SpaceX is expected to launch 60 Starlink internet satellites into space on Monday, in its Falcon 9 rocket. The launch is part of an effort to increase broadband internet service globally, and the re-use of one particular Falcon 9 marks a milestone for the democratization of space, according to NASA’s former Chief Technologist.

Mason Peck is a professor of mechanical and aerospace engineering at Cornell University and from 2011 to 2013 served as NASA Chief Technologist. He says the Starlink launch shows an ability within the space industry to lower the cost and risk of spaceflight.


Peck says:

“This launch is remarkable because it will be the fourth for this particular Falcon 9 rocket. No rocket has been reused this many times. In general, reusability is a pretty elusive goal for the space industry. The Space Shuttle demonstrated some of the principles in a human spaceflight-specific way, but SpaceX has taken the capability to a commercial level. Only recently, the Defense Advanced Research Projects Agency has set up a public-private partnership for satellite servicing. If adopting these practices lowers the cost and risk of spaceflight, I expect doing so will democratize access to space for all of us. In particular, reusability should accelerate the commercial uses of space and offer more affordable opportunities for space science.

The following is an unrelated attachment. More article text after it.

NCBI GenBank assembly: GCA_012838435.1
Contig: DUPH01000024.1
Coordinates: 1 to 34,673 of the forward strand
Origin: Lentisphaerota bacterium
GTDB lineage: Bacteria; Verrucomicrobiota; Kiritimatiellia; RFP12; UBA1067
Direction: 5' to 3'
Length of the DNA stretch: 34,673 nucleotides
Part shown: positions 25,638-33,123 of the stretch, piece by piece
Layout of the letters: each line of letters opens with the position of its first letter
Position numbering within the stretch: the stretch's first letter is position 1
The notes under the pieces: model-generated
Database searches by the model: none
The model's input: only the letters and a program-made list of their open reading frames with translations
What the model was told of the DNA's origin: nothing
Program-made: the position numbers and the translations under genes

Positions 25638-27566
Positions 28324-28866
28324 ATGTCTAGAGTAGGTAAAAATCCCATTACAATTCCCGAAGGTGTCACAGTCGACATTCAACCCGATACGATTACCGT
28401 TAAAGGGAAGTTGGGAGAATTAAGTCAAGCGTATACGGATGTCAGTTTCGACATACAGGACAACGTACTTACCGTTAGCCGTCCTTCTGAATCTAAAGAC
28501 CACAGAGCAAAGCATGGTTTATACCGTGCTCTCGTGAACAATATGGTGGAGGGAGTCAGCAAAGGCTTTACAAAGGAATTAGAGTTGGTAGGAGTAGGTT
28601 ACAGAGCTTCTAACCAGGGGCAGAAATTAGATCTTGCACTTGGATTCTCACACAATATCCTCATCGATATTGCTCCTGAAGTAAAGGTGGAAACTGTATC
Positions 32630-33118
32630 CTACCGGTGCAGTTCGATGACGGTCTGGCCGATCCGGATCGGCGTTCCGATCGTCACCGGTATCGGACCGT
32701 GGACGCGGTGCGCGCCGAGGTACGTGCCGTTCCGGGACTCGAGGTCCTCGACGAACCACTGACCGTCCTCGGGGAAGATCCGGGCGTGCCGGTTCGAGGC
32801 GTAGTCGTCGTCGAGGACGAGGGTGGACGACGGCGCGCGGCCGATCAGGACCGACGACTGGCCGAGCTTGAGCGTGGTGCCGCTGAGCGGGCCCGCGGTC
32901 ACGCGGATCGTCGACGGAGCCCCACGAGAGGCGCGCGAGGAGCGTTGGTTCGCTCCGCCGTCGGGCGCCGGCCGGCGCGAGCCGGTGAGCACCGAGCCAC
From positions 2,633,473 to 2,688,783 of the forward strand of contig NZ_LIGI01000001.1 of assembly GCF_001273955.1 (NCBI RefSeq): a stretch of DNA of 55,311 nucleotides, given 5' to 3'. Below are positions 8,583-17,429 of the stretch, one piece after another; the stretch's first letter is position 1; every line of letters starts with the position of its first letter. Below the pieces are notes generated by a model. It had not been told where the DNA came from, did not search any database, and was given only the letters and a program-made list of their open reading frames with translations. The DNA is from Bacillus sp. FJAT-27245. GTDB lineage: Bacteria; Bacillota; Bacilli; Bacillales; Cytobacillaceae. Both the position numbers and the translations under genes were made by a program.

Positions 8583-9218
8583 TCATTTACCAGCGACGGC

“The Starlink concept is innovative in a number of ways. The spacecraft are packed densely in the fairing, using an approach that works here because SpaceX controls the technology for both the launch vehicle and its payload. These satellites are designed for robustness through sheer numbers, not requiring that every single spacecraft is as reliable as classic communications satellites. When successful, Starklink will transform how the world accesses the internet. As someone with poor connectivity in my neighborhood, I can tell you that I’m looking forward to any improvements.” 

Cornell University has dedicated television and audio studios available for media interviews supporting full HD, ISDN and web-based platforms.

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